Category Archives: facebook

BBC iPlayer goes social

I’m just back from the BBC’s press briefing on the new iPlayer. This is a public beta. The press release is here.

The big story is that social media features are now integrated. The idea is that you can post recommendations (or otherwise) to Twitter and Facebook about programmes you are viewing, or participate in real-time chat via Microsoft Live Messenger. The Messenger feature will be delivered later than the other features; a beta is promised “later this summer.”

I was interested to see these features delivered, as I spoke to the BBC’s Anthony Rose about them at Adobe MAX in 2008 and wrote it up for The Guardian. I talked to Rose again today and asked why Twitter, Facebook and Live Messenger had been favoured above other social media services?

There are only so many hours in the day, you’ve got to start somewhere. We picked the major ones. In the case of the chat, the technical requirements are actually really high, you need presence detection, there needs to be user to user chat, and it turns out that Facebook doesn’t have that kind of presence detection. So very few platforms have the technical bits that are necessary. But absolutely we’re looking to get the others on board, we know that people are going to want it. We had a choice of ship nothing, or try and dip the toes in the water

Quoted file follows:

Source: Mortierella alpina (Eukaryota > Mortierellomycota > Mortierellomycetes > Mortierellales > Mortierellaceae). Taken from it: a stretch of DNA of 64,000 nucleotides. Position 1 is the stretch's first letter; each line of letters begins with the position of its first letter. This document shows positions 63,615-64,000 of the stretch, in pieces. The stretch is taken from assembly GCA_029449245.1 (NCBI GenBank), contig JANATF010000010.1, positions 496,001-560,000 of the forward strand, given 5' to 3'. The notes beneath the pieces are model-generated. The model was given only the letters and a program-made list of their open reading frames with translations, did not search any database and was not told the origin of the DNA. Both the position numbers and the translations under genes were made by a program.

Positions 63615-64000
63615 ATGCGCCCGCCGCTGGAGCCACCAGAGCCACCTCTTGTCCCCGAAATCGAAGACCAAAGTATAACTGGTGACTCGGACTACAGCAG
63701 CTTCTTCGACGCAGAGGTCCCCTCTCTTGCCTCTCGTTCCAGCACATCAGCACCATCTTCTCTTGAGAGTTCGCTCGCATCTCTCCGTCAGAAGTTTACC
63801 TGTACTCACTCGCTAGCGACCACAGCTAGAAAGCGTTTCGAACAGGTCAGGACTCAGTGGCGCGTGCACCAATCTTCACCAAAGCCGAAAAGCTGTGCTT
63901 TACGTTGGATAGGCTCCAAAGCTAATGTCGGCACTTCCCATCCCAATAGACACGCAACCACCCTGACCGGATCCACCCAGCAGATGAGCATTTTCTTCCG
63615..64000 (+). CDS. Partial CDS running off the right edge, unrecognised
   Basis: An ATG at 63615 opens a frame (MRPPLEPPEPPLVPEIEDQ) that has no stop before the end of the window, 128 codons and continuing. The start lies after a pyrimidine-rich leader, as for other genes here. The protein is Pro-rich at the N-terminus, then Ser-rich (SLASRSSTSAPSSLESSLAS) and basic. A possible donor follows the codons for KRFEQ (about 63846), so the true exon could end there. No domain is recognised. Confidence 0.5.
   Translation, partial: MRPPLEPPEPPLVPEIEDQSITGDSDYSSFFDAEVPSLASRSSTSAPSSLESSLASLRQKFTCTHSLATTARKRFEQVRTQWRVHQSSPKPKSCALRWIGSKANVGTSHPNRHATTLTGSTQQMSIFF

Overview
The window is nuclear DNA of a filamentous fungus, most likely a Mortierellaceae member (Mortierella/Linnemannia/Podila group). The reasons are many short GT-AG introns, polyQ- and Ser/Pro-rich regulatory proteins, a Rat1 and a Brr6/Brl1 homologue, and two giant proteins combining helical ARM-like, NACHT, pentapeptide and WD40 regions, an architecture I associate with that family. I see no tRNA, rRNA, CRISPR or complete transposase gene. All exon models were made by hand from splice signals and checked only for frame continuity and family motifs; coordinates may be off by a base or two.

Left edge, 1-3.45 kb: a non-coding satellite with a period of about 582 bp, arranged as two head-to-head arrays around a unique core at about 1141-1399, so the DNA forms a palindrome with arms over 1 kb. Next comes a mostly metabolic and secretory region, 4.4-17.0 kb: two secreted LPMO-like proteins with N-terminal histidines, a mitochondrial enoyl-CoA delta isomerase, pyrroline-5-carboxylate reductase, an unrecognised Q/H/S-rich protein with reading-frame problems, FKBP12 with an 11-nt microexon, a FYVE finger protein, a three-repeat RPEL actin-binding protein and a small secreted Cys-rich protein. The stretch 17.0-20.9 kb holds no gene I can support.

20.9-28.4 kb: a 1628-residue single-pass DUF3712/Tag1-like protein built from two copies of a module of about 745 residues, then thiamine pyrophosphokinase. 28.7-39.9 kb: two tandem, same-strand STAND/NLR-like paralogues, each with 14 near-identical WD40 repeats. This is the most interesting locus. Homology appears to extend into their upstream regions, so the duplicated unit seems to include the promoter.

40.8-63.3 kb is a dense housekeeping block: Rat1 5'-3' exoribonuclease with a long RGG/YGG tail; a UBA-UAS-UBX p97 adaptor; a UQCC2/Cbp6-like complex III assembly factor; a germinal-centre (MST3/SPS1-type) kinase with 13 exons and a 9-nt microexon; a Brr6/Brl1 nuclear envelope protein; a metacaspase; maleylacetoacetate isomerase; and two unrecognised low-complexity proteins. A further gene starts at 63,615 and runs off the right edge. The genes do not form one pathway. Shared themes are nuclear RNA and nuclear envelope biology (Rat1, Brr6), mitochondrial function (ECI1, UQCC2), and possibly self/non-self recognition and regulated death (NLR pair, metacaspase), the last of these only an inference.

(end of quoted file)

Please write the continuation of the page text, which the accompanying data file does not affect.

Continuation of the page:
This is in line with a theme we heard a lot about today: that the BBC will go where the users are. Devices will be supported only if they succeed in attracting a large user base. We also heard that BBC Online is narrowing its focus, and will not needlessly duplicate what third parties already do. For example, the BBC has no intention of creating its own social network, even though over a million individuals have registered a BBC ID. Rather, it will link that identity to existing social networks, initially Twitter and Facebook. At least, that’s the current strategy. The BBC is a public broadcasting service financed by a licence fee, and its strategy is partly set from above; it has changed recently and will no doubt change again.

Still, iPlayer is a superb service and one reason I am personally happy to keep paying the fee.

Future of Web Apps cheers the independent Web